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Russo v. Recontrust Company

February 25, 2010


The opinion of the court was delivered by: Thomas I. Vanaskie United States District Judge



This action stems from the foreclosure of real estate (the "Property") located at 12 San Simeon, Laguna Niguel, Orange County, California.. Plaintiffs Peter Russo and Joel Eads had a subordinate security interest in the Property as a consequence of a loan they had extended to the Property's owner, Castleline, Inc. ("Castleline"). (Pltfs.' Compl., Dkt. Entry 1, ¶ 10.)*fn1 Plaintiffs claim that the parties holding a superior lien position in the Property, Defendants Recontrust Company, N.A. ("Recontrust") and Countrywide Home Loans, Inc ("Countrywide"), wrongfully destroyed Plaintiffs' secured interest by conducting an illegal foreclosure sale and engaging in fraudulent and other tortious conduct. (Id. at ¶¶ 34 - 58.) Defendants have moved for dismissal of the claims asserted by Plaintiffs, or alternatively, for a transfer of this action to the United States District Court for the Central District of California. (Dkt. Entry 10.) For the reasons stated below, Defendants' Motion to Change Venue will be granted.


Recontrust, a business organized under California law, with its principal place of business in Los Angeles County, California, is a wholly owned subsidiary of Countrywide. (Pltfs.' Compl. ¶ 3.) Countrywide is a New York corporation, with its principal place of business also located in Los Angeles County, California. (Id. at ¶ 4.)

On or about October 31, 2006, Plaintiffs made a loan to Castleline, a California corporation. In exchange for the loan, Plaintiffs received a mortgage on the Property to secure Castleline's indebtedness of $306,967.68. Plaintiffs allege that the Property had an appraised value of $2,825,000. (Id. at ¶¶ 11-2.) The Property is located within the Central District of California. (Dkt. Entry 12, Ex. "A", Daniel Podolsky Decl.)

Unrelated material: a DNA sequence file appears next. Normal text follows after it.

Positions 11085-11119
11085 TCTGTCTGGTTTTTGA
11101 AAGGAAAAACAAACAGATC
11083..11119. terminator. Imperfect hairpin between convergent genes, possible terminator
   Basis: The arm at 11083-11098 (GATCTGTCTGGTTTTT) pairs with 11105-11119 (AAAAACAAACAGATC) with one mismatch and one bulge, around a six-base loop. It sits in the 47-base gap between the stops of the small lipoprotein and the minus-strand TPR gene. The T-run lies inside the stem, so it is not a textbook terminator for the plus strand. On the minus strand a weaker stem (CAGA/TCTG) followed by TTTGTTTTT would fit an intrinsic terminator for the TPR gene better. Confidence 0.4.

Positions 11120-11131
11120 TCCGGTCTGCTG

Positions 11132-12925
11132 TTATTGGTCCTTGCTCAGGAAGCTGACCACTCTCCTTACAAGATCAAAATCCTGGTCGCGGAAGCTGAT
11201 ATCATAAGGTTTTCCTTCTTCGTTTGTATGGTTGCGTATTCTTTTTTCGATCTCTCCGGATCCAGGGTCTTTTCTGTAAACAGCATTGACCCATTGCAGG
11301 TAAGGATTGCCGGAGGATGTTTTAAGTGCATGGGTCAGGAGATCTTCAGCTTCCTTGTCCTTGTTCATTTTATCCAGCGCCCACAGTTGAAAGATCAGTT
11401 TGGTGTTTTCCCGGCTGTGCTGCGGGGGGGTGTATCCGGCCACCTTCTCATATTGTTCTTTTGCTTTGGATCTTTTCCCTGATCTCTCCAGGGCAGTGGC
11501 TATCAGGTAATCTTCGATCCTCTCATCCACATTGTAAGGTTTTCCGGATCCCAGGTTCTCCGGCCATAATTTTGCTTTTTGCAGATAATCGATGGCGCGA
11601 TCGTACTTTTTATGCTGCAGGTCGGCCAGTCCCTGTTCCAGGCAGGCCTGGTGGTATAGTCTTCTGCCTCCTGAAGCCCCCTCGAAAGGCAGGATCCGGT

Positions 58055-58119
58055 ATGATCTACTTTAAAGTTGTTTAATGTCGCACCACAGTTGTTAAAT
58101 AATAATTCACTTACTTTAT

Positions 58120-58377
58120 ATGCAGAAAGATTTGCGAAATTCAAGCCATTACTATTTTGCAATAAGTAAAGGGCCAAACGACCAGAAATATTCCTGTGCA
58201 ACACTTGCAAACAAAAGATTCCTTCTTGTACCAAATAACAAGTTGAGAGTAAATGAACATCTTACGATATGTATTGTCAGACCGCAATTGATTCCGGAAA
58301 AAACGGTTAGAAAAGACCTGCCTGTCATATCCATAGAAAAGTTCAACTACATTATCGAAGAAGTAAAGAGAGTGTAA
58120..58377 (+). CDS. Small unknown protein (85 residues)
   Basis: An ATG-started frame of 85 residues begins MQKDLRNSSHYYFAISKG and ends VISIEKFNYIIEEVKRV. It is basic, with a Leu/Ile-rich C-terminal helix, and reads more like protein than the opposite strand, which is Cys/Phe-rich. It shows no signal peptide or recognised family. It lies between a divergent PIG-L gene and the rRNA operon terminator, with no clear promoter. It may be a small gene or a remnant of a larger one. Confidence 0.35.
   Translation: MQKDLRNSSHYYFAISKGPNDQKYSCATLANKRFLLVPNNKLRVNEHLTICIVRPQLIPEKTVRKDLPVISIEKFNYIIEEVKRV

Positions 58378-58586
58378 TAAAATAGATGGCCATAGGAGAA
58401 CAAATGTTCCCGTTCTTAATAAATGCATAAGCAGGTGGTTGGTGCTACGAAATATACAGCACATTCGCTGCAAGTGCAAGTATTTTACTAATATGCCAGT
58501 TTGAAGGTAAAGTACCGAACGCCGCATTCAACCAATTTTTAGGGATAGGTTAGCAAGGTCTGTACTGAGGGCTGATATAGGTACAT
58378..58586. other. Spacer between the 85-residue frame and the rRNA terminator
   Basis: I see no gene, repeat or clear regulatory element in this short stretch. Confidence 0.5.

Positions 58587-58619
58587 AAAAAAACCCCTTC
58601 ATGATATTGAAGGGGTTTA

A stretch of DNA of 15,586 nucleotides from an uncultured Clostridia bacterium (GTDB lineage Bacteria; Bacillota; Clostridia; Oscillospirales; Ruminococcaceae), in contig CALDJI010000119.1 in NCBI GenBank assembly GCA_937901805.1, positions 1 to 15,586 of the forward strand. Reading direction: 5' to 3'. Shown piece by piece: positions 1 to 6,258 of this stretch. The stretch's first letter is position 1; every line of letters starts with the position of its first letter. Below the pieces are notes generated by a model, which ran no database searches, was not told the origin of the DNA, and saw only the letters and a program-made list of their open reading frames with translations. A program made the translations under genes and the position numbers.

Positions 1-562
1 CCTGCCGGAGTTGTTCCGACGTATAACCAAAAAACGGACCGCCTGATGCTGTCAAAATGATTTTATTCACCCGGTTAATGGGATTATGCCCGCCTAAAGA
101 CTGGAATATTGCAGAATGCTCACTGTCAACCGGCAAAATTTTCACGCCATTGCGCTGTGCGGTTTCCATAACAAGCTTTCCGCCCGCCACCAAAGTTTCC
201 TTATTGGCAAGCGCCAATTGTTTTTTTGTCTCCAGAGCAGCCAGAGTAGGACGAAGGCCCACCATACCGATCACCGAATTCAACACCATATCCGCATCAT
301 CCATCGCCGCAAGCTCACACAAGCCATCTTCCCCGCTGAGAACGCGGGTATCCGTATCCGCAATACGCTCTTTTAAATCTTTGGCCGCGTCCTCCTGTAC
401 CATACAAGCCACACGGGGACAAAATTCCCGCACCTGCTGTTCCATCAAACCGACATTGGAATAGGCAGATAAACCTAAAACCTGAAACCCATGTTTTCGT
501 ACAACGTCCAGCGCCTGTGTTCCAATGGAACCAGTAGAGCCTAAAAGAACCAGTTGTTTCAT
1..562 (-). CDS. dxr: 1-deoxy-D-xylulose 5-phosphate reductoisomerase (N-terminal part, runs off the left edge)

Plaintiffs allege that when they extended their loan to Castleline, the Property appeared to have $2,100,000 in senior liens. (Pltfs.' Compl. ¶ 13.) Plaintiffs assert that the value of the liens superior to their security was in fact less than $2.1 million. (Id.) Plaintiffs aver that they learned later that "approximately $550,000 of the purportedly senior liens had been satisfied and/or were apparently invalid," meaning that as of the time Plaintiffs obtained a secured interest in the Property Castleline's equity in the property had a value of $1,275,00. (Id. at ¶ 14.)

Plaintiffs allege that Countrywide claims that Chris Jackson, a relative of the owners of Castleline, took out additional mortgages with Countrywide on the Property in 2004. (Id. at ¶ 15.) Plaintiffs dispute the validity of these encumbrances, averring that Defendants knew or should have known that Jackson did not have the authority to encumber the property with a mortgage in the amount of $380,000, but nonetheless extended a loan in that amount with a corresponding security interest in the Property.

Countrywide sold its security interests in the Property through the secondary market, but remained the servicer of the mortgages. (Id. at ¶ 18.) In January of 2008, Plaintiffs learned that Defendants, without notice to any party, scheduled a foreclosure sale of the Property for January 30, 2008. As a result of litigation initiated in California by Castleline asserting that the owner and junior lien holders were not given requisite notice , the foreclosure was stayed. (Id. at ¶ 23.)

Plaintiffs thereafter sought to protect their interest in the Property by offering to pay Defendants $1.4 million to satisfy the senior liens. Defendants, however, demanded payment of $2,000,000, an amount Plaintiffs claim far exceeded the value of the senior liens. In this regard, Plaintiffs reassert their contention that Defendants knew or should have known that at least one of the mortgages created by Mr. Jackson was invalid.

On or about February 19, 2008, Castleline agreed to the dismissal, without prejudice, of its California action, relying upon Defendants' representations that they would properly re-notice a foreclosure sale. On April 7, 2008, however, Defendants conducted a foreclosure sale without providing any notice to Castleline or Plaintiffs. (Id. at ¶ 31.) Plaintiffs allege that Defendants took title to the property by purchasing it at the foreclosure sale for an amount far below Plaintiffs' tender of $1.4 million. (Id. at ¶ 33.)

On or about April 21, 2008, Plaintiffs offered to purchase the Property for $1.5 million. Defendants did not respond to this offer. (Id. at ¶33.)

Plaintiffs filed suit in this Court on November 4, 2008, invoking diversity of citizenship jurisdiction under 28 U.S.C. § 1332, and asserting a California statutory claim for wrongful foreclosure, as well as common law claims of fraud, negligent misrepresentation, tortious interference with contract, and breach of the implied covenant of good faith and fair dealing.*fn2 On March 17, 2009, Defendants filed a Motion to Dismiss or ...

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